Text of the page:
The 12 Different Types Of Yoga
Yoga needs no introduction. It is very popular and is performed all over the world. On the other hand, yoga can have different meanings for different people. Some people think of yoga as a form of exercise while others think of yoga as a practice of mental meditation. Yoga, on the other hand, is more than all of this. Yoga, in its most basic form, is about finding meaning in life through reflection. To some, this may seem harsh and insignificant, but in reality, practicing yoga can help you achieve great results as an ordinary person and overcome the difficulties of everyday life.
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The origins of yoga
Yoga dates back over 5,000 years, to northern India. The word “yoga” first appeared in the ancient scriptures, the Rig Veda. Rishis (sages) improved and developed yoga by documenting their practices and views in the Upanishads, a vast work of more than 200 sutras.
Yoga comes in many forms and serves different people. To get the most out of all these yoga styles, you need to know what yoga style you are doing and always consider which one is best for your needs. Here is a list of the most common types of yoga you should be aware of.
- Karma Yoga
- Raja Yoga
- Bhakti Yoga
- Mantra Yoga
- Jnana Yoga
- Tantric Yoga
- Hatha Yoga
Karma Yoga is a form of yoga that focuses on doing good deeds. Giving one’s time, effort, and kindness to others without expecting anything in return or personal gain. This entails taking action without waiting for compensation, confirmation or approval. These can be small acts of compassion, such as picking up trash, repairing broken signs, or rescuing drowning bugs from puddles that run unnoticed. Karma yoga is the most humble form of yoga because it focuses on working for the greater good.
Raja Yoga is a type of yoga that focuses on the mind. It focuses on the intellectual, emotional and intuitive aspects of personality. Its purpose is to help people reach their true potential through true understanding. This requires that we move from sensory experience to enlightenment and exalt the lower mind to the higher. It is said to awaken psychic powers and lead us to a state of self-awareness. It also includes reflection and meditation. It is best done with hatha yoga, which prepares the body for deep meditation. Raja Yoga is a great way to see things in perspective.
Bhakti Yoga is a form of yoga that focuses on devotion and love to the Supreme, God or Guru. It is determined by the development of a loving and lasting personal relationship with your loved one in whatever form you accept it. It is truly universal and surpasses all religions by the power of love!
Mantra Yoga is a form of yoga based on the vibrations of the fundamental sounds of the universe. Mantras are spiritually charged Sanskrit words and phrases. Focus on reciting them and singing (called japa). Ultimately, this will lead to the dissolution of the outer world, which can lead to unity with the universe.
The Yoga of Knowledge and Wisdom is known as Jnana Yoga. This is a yoga of self-discovery and questions like “Who am I?” To admit that we don’t know everything, without preconditions or assumptions, and to go inward into every decision. In Jnana Yoga, we pay attention to our higher selves and are intuitively guided by decisions that are understood, felt, and experienced as truth, rather than being “taught” academically. Ultimately, we identify and separate from the self, remaining the true self.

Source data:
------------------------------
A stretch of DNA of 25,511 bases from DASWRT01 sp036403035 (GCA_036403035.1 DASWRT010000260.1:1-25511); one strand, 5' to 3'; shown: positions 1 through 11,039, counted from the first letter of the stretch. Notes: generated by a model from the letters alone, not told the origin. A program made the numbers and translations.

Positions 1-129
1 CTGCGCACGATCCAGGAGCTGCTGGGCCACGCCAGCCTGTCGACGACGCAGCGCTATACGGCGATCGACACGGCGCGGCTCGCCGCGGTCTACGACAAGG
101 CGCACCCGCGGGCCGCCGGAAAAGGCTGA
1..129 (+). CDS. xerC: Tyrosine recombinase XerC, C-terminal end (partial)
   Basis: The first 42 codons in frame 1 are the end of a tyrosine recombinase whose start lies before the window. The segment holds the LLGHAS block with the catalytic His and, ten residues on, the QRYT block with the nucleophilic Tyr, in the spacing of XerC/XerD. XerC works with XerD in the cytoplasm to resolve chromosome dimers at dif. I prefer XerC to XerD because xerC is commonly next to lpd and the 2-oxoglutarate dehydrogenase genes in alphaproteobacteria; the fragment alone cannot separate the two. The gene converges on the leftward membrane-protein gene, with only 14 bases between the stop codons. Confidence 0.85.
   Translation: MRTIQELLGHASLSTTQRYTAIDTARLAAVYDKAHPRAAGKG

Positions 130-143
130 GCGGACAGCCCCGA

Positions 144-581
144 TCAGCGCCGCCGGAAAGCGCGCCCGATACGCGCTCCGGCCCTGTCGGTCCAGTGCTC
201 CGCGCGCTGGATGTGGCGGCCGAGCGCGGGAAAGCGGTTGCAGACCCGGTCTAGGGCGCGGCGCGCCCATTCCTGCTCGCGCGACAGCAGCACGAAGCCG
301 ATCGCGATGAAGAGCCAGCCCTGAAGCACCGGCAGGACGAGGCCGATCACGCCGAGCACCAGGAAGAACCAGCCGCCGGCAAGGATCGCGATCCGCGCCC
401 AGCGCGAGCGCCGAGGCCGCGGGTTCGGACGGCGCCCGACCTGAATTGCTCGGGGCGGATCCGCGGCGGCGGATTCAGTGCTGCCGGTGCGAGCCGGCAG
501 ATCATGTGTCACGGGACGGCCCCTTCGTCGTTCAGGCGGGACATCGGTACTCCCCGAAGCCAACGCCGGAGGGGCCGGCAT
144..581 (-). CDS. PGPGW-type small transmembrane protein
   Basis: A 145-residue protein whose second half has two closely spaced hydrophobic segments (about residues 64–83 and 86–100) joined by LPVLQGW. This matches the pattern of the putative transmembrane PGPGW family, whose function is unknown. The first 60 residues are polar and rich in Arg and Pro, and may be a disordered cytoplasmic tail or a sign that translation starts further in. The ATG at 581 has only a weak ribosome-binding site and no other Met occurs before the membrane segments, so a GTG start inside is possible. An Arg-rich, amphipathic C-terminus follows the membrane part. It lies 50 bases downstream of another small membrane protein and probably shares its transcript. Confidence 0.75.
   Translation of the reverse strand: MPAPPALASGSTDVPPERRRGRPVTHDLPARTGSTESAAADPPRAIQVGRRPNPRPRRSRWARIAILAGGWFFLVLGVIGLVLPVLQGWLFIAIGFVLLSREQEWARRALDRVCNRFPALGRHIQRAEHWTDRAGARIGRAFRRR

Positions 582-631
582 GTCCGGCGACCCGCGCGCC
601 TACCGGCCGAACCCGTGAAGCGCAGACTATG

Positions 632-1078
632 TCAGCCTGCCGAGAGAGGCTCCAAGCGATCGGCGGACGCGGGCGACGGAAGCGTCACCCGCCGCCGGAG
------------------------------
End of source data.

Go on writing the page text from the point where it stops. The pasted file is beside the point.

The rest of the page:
Tantric Yoga is also known as Energy Yoga. The basic goal is to achieve complete union by bringing the duality of the feminine (Shakti) and male (Shiva) forces within ourselves into a state of nonduality. Tantra is frowned upon in some regions of the East and is not considered a form of yoga.
Tantra is a style of yoga that combines a variety of practices to study the inner universe through the human body, including mantra meditation, visualization, mudras, pranayama, and initiation. The cultivation and development of kundalini energy is the primary emphasis of these Tantric techniques and ceremonies. When the kundalini energy is activated, it is urged to flow up the nadis and chakras until it reaches the crown chakra, where it will “spill from the top” and cause Samadhi, or enlightenment.
Finally, Hatha Yoga is yoga that balances the body and the subtle body. “Ha” means sun and “ta” means moon. It is a recently popular form of yoga in Western culture, defined as an asana (postures or poses). Hatha yoga also includes mudra (hand movements) and pranayama (breathing exercises) (breathing control). The goal is to balance the chakras and energy centers throughout our body.
Hatha Yoga has various subcategories (those “subgenres” mentioned earlier). This is the most widely used style of hatha yoga today.
- Vinyasa -Vinyasa yoga is a popular yoga style that combines pranayama with a continuous flow of asanas. As a process of life, each sequence is unique and constantly changing.
- Kundalini -Kundalini Yoga awakens deactivated Kundalini energy at the base of the spine and flows upward through the chakras. It includes singing, vigorous dancing and vigorous breathing.
- Ashtanga -Ashtanga Yoga is an energetic form of yoga that includes a variety of postures. To train and master the body, asanas are linked with breathing, turning them into advanced level asanas.
- Iyengar — B.K.S. Iyengar has developed Iyengar yoga, which is a different style of hatha yoga. It is suitable for people of various body types and abilities by using props such as blocks, cushions, and straps.
- Bikram — Bikram yoga, often known as “hot yoga”, is performed in an enclosed space heated to high temperatures and humidity. It is a new type of yoga that removes impurities from sweat.
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